Dissociation and Dissociative Disorders


Dissociative disorders are sometimes referred to as multiple personality disorder or formerly split personality disorder and it is a complex psychological condition.  It is relatively rare, affecting around one percent of the population and is more common in women than men.

It’s a mental health condition where a person feels a severe form of dissociation that causes them to feel detached, not only from themselves, but from other people and the world around them.  It can cause them to suffer from memory loss, sometimes blanking out long periods of time, to have doubts about who they are, and to have at least two separate personalities. Dissociation is the bodies defence mechanism, used to help us deal with short-term trauma, which is fine, but can become problematic when it continues long after the event.

Types of dissociative disorder

There are three types of dissociative disorder these are:

Dissociative Amnesia

Which causes memory loss for periods which can last for hours or days, and in rare cases several months or even years.  This can result in them not only losing memories but abilities or skills. They can find themselves somewhere but have no memory of why they are there or how they got there.  There are four types of dissociative amnesia:

  • Generalised amnesia where a person has difficulty remembering details of their entire life
  • Localised amnesia having no memory of a specific traumatic event
  • Selective amnesia having some memories but they are incomplete or vague
  • Systematised amnesia when the memory loss is specific to one thing like an event or person

Depersonalization/Derealisation Disorder

Causes a person to feel detached from their mind, body and actions, making them feel detached from their feelings and emotions.  They may describe it as like having an outer body experience when they feel like they are watching themselves.  It can cause them to feel spaced out or out of control.  They can feel like time has slowed, and in severe cases it can result in them having a changed perception of how they look or an inability to recognise themselves.

Dissociative identity disorder

The most severe and sometimes controversial form which involves the presence of coexisting personalities in the same individual. These personalities will be distinctly different to each other with different likes, dislikes, personality traits and histories.  They can be different ages and sexes and sound different as well as having different mannerisms.  They will be dominant at different times and may not be aware that other personalities exist so suffer from amnesia when they are not in control.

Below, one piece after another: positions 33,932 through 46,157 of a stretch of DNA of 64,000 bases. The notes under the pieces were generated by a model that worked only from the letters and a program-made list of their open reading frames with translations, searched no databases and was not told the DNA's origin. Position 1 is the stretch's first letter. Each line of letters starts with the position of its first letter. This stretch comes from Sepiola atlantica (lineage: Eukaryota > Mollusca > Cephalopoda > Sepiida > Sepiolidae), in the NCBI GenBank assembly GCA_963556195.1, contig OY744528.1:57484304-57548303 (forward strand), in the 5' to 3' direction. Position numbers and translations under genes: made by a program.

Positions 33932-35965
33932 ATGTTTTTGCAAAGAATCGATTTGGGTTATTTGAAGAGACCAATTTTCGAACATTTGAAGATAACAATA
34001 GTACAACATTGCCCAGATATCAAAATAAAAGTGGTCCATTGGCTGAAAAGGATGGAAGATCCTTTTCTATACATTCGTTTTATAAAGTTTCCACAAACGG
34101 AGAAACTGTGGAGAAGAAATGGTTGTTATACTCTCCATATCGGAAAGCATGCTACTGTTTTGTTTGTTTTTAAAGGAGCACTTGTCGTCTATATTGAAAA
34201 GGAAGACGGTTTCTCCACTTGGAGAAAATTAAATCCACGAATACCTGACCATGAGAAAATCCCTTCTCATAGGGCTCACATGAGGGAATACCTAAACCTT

Dissociative disorders are often a result of childhood abuse, trauma or neglect or having suffered a traumatic event like a physical or sexual assault or abuse.  It can also result from serving in the armed forces, having invasive medical procedures or being the victim of natural disasters.

Symptoms of dissociative disorders

Symptoms will vary dependant on the type of disorder and its severity, but may include:

  • Feeling disconnected from yourself or like you don’t know who you are
  • Being unsure of what is real and what is imaginary
  • Struggling with intense emotions
  • Memory loss or feeling like you’ve lost time,
  • Concentration problems
  • Finding yourself somewhere with no explanation as to why or how you got there
  • Sleep disorders such as insomnia, nightmares or sleep walking
  • Feeling compelled to behave in a certain way or behaving unlike yourself
  • Having sudden mood swings
  • Developing distinct multiple personalities

Associated Conditions and Behaviours

Dissociation and dissociative disorders can lead to:

  • Anxiety
  • Alcohol or drug misuse
  • Depression
  • Eating disorders
  • OCD (obsessive compulsive disorder)
  • Panic Attacks
  • Phobias
  • PTSD (post-traumatic stress disorder)
  • Relationship, school or work problems
  • Self-Harming and high risk behaviours
  • Suicidal Thoughts

Diagnosis and Treatment

If you think that you or someone you know might be suffering from a form of dissociative disorder you should speak to your doctor.  They can prescribe medications for associated conditions like anxiety and depression, and refer you for therapies such as counselling, psychotherapy and cognitive therapies.  Whilst there is no cure for dissociative disorders therapy can help you to manage the condition.  Written by Jan, Jeana and Wendy at Barnsley Hypnosis and Counselling (UK).  For more free information click above link.

Previous post Three Warning Signs Your Car Brakes Are At Stake
Next post Top Reasons Why Latvia is an Ideal Destination for Indian Students to Study MBBS